What is the total government spending for education? How much does it vary in the developing and developed world?
Spending for education amounted to 4.9% of global GNI in 2007, increasing slightly from 4.6% in 1999. Spending for education represents one of the three major government expenses. Although not a rule for all the countries, it seems that military spending leads in the list of how governments around the world allocate their budgets, with health and education ccoming second and third respectively. For example, the USA allocated around 19.3% of its government budget on military expenses, 19.3% more on health and 17.1% for education. In the UAE 45.7% of the government budget goes for military spending, 8.7% for health and 22.5% for education. India China and Russia follow the same pattern with more of the government budget allocated for military expenses, second comes education and third health.In the EU, however, things differentiate to some degree. In Germany, for example,3.3% goes for military expenses, 9.5% for education and 17.9% for health expenses. The same pattern may also be seen in Norway, Sweden, UK, France and Spain.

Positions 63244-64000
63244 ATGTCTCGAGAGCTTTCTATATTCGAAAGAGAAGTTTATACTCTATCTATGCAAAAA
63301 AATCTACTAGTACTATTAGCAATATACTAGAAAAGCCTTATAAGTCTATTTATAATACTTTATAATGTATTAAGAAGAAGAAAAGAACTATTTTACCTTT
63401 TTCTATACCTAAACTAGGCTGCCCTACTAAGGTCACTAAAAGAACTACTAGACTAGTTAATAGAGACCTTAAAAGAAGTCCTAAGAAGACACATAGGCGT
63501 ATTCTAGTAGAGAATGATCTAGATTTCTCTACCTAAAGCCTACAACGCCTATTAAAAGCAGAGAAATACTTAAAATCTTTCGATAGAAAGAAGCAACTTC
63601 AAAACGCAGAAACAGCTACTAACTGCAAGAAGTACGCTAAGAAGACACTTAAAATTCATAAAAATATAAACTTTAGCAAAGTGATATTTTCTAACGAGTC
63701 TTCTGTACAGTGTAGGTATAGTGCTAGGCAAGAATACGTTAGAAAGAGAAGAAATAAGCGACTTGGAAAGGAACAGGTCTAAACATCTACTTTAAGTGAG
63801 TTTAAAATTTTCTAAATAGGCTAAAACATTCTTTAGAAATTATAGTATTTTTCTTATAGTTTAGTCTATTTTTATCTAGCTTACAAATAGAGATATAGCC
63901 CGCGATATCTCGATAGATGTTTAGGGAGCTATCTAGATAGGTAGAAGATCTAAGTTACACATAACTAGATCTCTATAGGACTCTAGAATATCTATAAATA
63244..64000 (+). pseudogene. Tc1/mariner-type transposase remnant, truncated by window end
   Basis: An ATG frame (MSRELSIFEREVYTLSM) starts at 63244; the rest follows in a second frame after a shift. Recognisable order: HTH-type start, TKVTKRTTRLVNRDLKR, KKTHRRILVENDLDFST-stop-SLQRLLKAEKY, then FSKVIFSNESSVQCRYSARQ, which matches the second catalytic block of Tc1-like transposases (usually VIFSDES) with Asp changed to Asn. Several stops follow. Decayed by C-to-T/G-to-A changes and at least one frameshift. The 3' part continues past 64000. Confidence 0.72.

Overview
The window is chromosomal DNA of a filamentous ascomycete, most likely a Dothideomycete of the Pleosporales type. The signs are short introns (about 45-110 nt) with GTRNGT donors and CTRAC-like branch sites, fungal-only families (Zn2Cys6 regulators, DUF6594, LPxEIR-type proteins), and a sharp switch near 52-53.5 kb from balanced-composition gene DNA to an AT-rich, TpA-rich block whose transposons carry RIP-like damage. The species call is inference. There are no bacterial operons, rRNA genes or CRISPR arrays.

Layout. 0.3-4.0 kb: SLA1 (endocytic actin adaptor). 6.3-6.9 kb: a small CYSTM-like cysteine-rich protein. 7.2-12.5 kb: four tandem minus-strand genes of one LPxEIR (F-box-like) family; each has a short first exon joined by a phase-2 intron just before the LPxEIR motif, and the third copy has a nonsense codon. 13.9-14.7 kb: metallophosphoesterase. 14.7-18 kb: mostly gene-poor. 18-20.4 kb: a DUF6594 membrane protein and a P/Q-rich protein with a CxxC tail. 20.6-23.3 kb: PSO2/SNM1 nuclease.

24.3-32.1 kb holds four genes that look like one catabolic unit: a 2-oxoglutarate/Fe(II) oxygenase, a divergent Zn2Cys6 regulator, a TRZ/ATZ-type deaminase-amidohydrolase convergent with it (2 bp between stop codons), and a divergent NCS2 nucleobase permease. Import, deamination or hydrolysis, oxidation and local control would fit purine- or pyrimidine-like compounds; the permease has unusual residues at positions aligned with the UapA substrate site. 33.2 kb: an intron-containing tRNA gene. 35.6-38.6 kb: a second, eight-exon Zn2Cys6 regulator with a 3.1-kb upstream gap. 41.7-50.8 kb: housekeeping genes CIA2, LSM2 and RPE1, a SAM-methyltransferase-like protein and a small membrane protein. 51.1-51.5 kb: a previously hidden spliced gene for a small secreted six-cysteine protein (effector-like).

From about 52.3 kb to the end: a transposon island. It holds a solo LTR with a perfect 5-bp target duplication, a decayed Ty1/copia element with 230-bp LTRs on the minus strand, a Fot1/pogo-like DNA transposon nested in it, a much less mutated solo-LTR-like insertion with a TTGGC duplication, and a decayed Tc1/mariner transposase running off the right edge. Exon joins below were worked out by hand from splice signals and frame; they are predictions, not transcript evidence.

Of course government spending for education differs substantially from one part of the world to the other. The state of the development of the country or the region correlates with the spending however, there seems to be a negative correlation, in most cases, between the number of students per region and total spending for educational expenses. USA with less than 5% of global student population, accounts for 28% of global public educational expenditure. The rest of North America and Western Europe with 5% of global student age population are responsible for 27% of global government spending on education. The Sub-Saharan Africa, on the other hand,with 15% of global student age population accounts for just 2.4% of total government spending on education.
Indicative are also the figures of spending per pupil per region. For North America and Western Europe the figure comes up to $5614 in 2007, for Latin America to $972 and for Sub-Saharan Africa to $130.